Thursday, April 7, 2016

Converting Can Lights to Layout Lighting - Outlet Prep

I always used to roll my eyes when I heard "older" folks talking about how their sight would get worse with age. I've worn glasses & contact lenses since I was 5 yrs old, but it's only been within the last few years that I've discovered I actually need reading glasses in addition to my contacts.

I guess I'm one of those "older" folks now.

And along with this I've also discovered that the more light I have, the easier it is for me to see (well, duh) - and that's especially true with the layout.

Soooo.... I decided I needed Much More Light over my recently-expanded layout. Here's where I started out:

Actually not too bad, all things considered. These are fairly bright (150 watt?) indoor floodlights mounted in recessed cans in the ceiling - thus:

There were 7 of them in the room I expanded into and while the light was certainly adequate, it was spotty and I wanted to do what I'd done in the rest of the layout - have florescent tubes evenly - and brightly - lighting the railroad.

At first I'd considered just replacing the bulbs with those funky outlets-that-screw-into-light-fixtures. But even I - as a non-electrician - decided that was a bit too risky. So Pete and I came up with another solution: converting the cans themselves to outlets that I could plug the florescent tubes into. BONUS: the outlets, being in the ceiling, would keep all those cords well out of the way. I figured it was the next best thing to having custom-built the space with a ceiling outlet circuit installed.

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Now, before I go any further, I want to issue the following warning/caveat/statement:

While I have a rudimentary understanding of typical household wiring, I am not, nor have I ever, been an electrician or claimed to be an electrician. What follows is merely how I - as a NON-electrician - went about converting my can lights into outlets to use for model railroad lighting. 

Ok, now that that's out of the way... Before I even started, I knew the first thing I needed to do was to figure out whether my existing circuit could handle the load of all these lights. Here's how I went about it:

I determined I'd need 30(!) shop lights, each with two 32 watt T8 florescent bulbs. I next found the circuit breaker in my breaker box that controlled the existing lighting. Thankfully, it's a 20 watt breaker (most household breakers are only 15w) - likely installed to accommodate the high-wattage floodlights. I calculated the load of my new lighting this way:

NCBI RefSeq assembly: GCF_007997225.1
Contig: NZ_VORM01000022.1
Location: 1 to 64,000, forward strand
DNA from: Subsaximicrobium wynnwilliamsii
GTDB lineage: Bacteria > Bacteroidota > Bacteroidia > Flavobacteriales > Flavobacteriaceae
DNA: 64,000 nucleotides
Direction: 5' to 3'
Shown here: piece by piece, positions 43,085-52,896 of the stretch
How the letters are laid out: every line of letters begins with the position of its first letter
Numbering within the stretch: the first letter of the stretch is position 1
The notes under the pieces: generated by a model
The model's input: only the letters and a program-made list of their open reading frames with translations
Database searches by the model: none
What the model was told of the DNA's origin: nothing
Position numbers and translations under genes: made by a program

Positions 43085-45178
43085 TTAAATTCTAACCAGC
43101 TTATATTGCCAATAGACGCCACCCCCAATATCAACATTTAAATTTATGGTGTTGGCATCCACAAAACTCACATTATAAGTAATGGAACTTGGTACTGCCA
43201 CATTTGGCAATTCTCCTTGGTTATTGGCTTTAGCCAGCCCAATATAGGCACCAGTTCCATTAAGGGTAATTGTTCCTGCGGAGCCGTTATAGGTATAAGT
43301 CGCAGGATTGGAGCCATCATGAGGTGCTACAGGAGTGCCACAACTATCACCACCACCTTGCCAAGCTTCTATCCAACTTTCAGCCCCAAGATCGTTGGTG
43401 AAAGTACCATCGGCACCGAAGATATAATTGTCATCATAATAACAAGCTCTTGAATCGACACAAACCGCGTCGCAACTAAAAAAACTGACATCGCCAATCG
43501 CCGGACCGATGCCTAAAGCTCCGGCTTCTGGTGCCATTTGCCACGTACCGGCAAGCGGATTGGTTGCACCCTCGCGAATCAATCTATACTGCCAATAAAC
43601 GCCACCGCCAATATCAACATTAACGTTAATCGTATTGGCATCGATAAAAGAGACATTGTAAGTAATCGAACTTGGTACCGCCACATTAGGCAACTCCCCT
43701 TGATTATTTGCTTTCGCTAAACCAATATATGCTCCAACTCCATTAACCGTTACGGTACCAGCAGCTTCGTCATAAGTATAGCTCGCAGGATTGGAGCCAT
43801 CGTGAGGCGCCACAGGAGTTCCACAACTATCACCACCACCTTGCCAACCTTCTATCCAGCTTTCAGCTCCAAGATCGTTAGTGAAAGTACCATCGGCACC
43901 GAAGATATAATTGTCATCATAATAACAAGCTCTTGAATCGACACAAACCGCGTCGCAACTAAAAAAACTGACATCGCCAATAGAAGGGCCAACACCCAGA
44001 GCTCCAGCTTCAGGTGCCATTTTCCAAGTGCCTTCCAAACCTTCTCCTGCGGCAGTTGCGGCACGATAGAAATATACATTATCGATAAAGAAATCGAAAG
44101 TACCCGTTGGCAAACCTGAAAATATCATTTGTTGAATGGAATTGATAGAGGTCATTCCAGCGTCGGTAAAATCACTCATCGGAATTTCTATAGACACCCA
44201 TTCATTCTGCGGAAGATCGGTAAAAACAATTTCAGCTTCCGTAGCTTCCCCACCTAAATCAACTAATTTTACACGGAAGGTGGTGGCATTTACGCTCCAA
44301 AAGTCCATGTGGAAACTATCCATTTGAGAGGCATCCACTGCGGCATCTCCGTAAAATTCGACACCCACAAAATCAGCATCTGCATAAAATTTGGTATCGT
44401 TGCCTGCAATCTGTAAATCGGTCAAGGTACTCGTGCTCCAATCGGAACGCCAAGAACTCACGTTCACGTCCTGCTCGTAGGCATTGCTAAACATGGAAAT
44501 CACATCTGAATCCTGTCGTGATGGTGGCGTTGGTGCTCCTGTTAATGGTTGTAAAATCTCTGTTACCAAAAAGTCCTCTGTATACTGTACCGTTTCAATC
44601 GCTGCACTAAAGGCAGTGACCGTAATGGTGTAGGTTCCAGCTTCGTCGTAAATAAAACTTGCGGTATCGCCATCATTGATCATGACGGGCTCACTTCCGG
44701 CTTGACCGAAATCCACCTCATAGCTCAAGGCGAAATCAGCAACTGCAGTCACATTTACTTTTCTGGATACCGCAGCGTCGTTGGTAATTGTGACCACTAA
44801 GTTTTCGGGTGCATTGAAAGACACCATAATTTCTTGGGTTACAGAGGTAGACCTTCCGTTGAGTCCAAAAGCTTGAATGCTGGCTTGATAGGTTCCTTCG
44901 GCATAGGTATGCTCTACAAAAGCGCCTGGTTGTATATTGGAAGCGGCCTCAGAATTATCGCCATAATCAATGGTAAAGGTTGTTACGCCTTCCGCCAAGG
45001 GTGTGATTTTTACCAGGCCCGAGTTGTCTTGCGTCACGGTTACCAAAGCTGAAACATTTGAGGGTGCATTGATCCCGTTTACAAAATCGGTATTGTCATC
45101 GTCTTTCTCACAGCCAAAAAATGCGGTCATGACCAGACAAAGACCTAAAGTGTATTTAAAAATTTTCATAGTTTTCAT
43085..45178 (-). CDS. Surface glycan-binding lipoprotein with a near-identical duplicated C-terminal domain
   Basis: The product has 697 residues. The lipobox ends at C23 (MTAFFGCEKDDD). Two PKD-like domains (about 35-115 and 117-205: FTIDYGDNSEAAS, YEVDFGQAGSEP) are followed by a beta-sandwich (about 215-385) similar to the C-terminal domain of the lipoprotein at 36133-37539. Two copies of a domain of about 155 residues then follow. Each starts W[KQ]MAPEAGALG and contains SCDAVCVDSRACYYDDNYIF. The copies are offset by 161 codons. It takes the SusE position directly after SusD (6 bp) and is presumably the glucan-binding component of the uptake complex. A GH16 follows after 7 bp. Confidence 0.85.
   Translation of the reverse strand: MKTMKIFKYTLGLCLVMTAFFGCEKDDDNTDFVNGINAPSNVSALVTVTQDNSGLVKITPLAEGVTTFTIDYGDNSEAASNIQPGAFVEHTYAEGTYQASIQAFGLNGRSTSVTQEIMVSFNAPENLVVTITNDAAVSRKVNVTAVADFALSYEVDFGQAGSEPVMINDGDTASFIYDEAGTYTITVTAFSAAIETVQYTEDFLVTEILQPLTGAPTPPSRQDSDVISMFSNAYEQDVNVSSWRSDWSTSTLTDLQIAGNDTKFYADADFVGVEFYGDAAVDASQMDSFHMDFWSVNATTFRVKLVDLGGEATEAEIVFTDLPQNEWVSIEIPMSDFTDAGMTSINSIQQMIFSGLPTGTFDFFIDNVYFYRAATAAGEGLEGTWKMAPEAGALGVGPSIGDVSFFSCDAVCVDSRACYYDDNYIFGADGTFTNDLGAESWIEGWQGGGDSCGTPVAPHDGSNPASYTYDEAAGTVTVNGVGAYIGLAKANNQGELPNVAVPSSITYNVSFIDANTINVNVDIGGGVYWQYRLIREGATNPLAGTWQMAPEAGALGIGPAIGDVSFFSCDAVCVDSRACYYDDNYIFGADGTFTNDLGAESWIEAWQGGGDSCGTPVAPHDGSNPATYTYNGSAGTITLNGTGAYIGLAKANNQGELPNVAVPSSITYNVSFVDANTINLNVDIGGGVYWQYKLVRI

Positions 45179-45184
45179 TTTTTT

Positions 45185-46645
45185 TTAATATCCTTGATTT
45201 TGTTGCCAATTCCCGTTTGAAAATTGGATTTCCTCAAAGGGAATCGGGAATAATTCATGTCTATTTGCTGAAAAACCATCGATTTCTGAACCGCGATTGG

30 fixtures, times 65 watts (2x32w plus some fudge factor) totalled 1,950 watts. I then divided that number by 120 (volts) and came up with 16.25 watts - well within the limit of my 20 watt breaker.

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Once I knew I could accommodate my lighting, I next needed to make up the outlets. Here's some supplies I needed (since I have a drywall ceiling):

I used these both to provide something for my new outlet panels to screw into, AND to mount the lights.

Hooks to screw into the anchors to hang my lights. #10 size matched the screws that came with the anchors.

Outlets, of course. And outlet boxes (not shown here, but you'll see them later)
 I tasked poor Pete with the job of making up the outlets (he'd done it before and I trust his work) while I made up the new mounting plates from scrap masonite (former fascia material) . . .

My masonite panels are 8x8". I placed the outlet box face down in the center of the panel and traced it.

Drilled out the corners to accommodate my saber saw. . .

and cut out the hole. This panel is for a single outlet.
 Once I'd made up a bunch of mounting panels and Pete had gotten some outlets wire up, it was time to put the two together:

Double outlet, mounted
A bunch of mounting panel/outlet assemblies ready to go!
We had a bunch to do, but the work progressed steadily. By the end of the afternoon, I had enough ready to install. Next time, I'll show you how I did the actual can-light-to-outlet conversion.

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